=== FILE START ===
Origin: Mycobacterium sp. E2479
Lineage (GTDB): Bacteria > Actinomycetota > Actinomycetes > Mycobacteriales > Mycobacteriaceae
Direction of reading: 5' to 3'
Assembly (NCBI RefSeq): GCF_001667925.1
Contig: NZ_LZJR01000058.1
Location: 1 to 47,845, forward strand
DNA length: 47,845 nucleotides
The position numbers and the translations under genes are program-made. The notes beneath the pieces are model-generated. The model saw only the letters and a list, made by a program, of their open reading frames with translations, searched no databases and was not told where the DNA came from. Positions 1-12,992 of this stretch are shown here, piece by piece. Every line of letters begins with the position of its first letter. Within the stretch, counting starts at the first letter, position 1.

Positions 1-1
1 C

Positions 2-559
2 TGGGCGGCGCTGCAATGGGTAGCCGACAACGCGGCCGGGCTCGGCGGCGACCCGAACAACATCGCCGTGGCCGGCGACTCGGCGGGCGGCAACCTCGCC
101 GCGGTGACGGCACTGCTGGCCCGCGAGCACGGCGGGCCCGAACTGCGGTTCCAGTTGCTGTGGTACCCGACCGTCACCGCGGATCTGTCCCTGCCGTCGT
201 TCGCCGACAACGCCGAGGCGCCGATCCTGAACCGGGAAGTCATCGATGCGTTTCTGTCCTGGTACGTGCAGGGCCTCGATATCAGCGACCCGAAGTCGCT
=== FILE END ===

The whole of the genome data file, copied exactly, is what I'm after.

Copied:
Origin: Mycobacterium sp. E2479
Lineage (GTDB): Bacteria > Actinomycetota > Actinomycetes > Mycobacteriales > Mycobacteriaceae
Direction of reading: 5' to 3'
Assembly (NCBI RefSeq): GCF_001667925.1
Contig: NZ_LZJR01000058.1
Location: 1 to 47,845, forward strand
DNA length: 47,845 nucleotides
The position numbers and the translations under genes are program-made. The notes beneath the pieces are model-generated. The model saw only the letters and a list, made by a program, of their open reading frames with translations, searched no databases and was not told where the DNA came from. Positions 1-12,992 of this stretch are shown here, piece by piece. Every line of letters begins with the position of its first letter. Within the stretch, counting starts at the first letter, position 1.

Positions 1-1
1 C

Positions 2-559
2 TGGGCGGCGCTGCAATGGGTAGCCGACAACGCGGCCGGGCTCGGCGGCGACCCGAACAACATCGCCGTGGCCGGCGACTCGGCGGGCGGCAACCTCGCC
101 GCGGTGACGGCACTGCTGGCCCGCGAGCACGGCGGGCCCGAACTGCGGTTCCAGTTGCTGTGGTACCCGACCGTCACCGCGGATCTGTCCCTGCCGTCGT
201 TCGCCGACAACGCCGAGGCGCCGATCCTGAACCGGGAAGTCATCGATGCGTTTCTGTCCTGGTACGTGCAGGGCCTCGATATCAGCGACCCGAAGTCGCT